, Volume 45, Issue 2, pp 135-139
Date: 21 Jan 2004

A comparison of buttress drumming by male chimpanzees from two populations

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Abstract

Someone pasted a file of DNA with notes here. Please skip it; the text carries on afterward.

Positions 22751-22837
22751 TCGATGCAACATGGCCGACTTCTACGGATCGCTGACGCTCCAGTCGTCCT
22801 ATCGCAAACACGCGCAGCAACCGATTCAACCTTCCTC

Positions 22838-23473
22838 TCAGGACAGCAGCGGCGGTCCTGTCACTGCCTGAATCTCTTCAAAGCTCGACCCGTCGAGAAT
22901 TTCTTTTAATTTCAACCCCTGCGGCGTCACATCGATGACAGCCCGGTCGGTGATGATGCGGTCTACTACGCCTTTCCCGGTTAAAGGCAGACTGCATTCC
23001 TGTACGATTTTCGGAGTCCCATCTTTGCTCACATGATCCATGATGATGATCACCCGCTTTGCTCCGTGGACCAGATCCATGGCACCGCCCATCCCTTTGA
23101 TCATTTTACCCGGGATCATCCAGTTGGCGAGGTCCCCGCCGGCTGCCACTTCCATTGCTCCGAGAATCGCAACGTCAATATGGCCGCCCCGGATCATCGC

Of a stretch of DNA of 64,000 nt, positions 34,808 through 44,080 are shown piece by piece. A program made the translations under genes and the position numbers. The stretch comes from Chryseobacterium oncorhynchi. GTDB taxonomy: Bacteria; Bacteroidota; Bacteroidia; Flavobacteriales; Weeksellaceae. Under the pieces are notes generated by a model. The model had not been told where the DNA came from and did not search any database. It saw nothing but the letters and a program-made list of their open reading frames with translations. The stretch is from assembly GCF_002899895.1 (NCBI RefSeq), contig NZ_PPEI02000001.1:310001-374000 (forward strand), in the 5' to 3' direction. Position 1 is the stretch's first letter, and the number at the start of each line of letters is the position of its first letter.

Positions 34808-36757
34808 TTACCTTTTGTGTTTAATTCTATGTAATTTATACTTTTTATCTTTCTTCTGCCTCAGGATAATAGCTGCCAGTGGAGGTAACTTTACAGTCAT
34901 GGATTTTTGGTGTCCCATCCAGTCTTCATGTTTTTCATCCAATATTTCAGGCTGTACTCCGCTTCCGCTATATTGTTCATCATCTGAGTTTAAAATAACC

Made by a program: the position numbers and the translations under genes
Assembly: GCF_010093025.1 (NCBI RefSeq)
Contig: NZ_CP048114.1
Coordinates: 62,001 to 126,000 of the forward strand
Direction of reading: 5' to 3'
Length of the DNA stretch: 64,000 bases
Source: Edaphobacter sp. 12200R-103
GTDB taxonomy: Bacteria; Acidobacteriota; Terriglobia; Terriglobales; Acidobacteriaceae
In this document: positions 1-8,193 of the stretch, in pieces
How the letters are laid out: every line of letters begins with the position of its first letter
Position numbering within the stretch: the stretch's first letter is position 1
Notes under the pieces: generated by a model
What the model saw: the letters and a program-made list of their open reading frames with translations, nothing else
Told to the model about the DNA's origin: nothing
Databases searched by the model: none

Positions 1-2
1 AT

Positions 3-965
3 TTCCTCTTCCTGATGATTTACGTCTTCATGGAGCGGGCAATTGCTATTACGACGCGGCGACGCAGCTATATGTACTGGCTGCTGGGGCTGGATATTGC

Wild chimpanzees (Pan troglodytes) produce low-frequency sounds by hitting the buttresses and/or trunks of trees. This “buttress drumming” occurs in discrete bouts that may be integrated into the phrase sequence of the chimpanzee’s long-distance vocalization, the “pant hoot.” The aim of this study was to investigate whether regional variation exists in the drumming behavior of male chimpanzees from Kibale National Park (Kanyawara community), Uganda, and Taï National Park, Ivory Coast. Recordings were made during a 6-month field season at Taï in 1990, and a 12-month field season at Kanyawara in 1996–1997. Acoustic analysis revealed the following: (1) Kanyawara males drummed significantly less frequently in conjunction with a pant hoot or hoot than did Taï males; (2) drumming bouts by Kanyawara males included significantly fewer beats, and were significantly shorter in duration, than those of Taï males; these differences disappeared when only those bouts produced in conjunction with a call were compared; (3) when Kanyawara chimpanzees did call and drum together, they tended to integrate drumming into the vocalization at a later point than did Taï males; and (4) individual differences in the temporal patterning of drumming bouts were not apparent for Kanyawara males, whereas a previous analysis revealed individual differences among Taï males.